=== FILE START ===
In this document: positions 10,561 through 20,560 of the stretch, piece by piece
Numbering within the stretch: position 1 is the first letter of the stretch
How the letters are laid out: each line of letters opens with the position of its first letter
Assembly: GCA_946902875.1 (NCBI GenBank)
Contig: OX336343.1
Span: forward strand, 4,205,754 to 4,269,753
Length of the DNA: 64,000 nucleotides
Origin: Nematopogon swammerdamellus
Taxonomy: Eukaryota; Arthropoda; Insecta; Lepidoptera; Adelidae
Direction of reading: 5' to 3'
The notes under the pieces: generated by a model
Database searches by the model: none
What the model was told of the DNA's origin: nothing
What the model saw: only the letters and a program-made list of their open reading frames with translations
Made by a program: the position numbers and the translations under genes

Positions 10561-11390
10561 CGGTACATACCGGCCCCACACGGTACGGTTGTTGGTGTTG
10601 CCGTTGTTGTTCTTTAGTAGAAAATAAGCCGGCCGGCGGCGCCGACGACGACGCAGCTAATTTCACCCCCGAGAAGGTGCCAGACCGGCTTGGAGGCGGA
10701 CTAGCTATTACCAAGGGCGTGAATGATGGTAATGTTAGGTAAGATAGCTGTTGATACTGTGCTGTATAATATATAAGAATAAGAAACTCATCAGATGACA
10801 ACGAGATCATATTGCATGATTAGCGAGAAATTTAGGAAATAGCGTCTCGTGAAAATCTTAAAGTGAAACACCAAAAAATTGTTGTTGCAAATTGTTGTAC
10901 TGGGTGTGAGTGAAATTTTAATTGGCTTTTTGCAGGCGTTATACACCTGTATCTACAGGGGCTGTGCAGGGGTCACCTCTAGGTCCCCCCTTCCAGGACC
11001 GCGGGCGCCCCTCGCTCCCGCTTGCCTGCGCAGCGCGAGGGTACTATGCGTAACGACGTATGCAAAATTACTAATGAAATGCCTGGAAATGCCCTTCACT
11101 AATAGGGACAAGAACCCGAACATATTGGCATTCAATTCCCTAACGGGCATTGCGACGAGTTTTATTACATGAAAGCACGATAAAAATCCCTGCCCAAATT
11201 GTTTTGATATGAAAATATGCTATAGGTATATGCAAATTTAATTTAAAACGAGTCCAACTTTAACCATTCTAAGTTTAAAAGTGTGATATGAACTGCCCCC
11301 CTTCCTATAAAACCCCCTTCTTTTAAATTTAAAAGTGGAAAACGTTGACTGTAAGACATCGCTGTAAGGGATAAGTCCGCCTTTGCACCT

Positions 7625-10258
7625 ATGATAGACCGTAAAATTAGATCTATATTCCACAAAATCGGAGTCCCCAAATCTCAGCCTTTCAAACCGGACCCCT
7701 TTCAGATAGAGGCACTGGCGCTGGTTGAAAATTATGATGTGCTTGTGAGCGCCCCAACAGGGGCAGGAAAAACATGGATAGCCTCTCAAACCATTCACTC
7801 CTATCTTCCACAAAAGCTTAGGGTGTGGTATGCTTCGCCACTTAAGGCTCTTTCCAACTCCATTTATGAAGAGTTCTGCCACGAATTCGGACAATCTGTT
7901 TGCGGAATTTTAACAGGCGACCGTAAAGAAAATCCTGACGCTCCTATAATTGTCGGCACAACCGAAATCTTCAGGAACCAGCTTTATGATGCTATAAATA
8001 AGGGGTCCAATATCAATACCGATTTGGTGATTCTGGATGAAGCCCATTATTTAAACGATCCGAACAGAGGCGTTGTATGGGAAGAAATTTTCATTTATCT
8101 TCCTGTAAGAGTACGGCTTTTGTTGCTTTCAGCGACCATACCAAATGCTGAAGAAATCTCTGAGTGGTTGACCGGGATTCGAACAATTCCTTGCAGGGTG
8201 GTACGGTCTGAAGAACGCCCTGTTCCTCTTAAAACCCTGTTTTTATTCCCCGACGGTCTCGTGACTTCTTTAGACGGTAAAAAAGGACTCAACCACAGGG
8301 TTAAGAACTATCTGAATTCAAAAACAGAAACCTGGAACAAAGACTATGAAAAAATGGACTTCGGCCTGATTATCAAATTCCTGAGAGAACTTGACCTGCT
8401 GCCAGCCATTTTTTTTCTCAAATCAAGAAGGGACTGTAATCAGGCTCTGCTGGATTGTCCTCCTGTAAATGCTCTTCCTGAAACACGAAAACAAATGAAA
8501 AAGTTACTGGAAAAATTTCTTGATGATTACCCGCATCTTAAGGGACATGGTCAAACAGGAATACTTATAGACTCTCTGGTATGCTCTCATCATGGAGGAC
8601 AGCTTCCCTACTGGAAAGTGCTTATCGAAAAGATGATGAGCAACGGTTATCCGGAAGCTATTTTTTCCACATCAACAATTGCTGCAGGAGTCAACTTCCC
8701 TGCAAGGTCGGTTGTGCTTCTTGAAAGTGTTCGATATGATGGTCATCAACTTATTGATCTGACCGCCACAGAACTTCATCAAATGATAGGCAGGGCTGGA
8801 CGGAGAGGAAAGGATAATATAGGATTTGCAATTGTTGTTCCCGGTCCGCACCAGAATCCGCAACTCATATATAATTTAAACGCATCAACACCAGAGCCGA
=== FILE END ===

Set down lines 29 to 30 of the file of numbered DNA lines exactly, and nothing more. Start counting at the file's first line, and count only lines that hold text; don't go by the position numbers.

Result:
7801 CTATCTTCCACAAAAGCTTAGGGTGTGGTATGCTTCGCCACTTAAGGCTCTTTCCAACTCCATTTATGAAGAGTTCTGCCACGAATTCGGACAATCTGTT
7901 TGCGGAATTTTAACAGGCGACCGTAAAGAAAATCCTGACGCTCCTATAATTGTCGGCACAACCGAAATCTTCAGGAACCAGCTTTATGATGCTATAAATA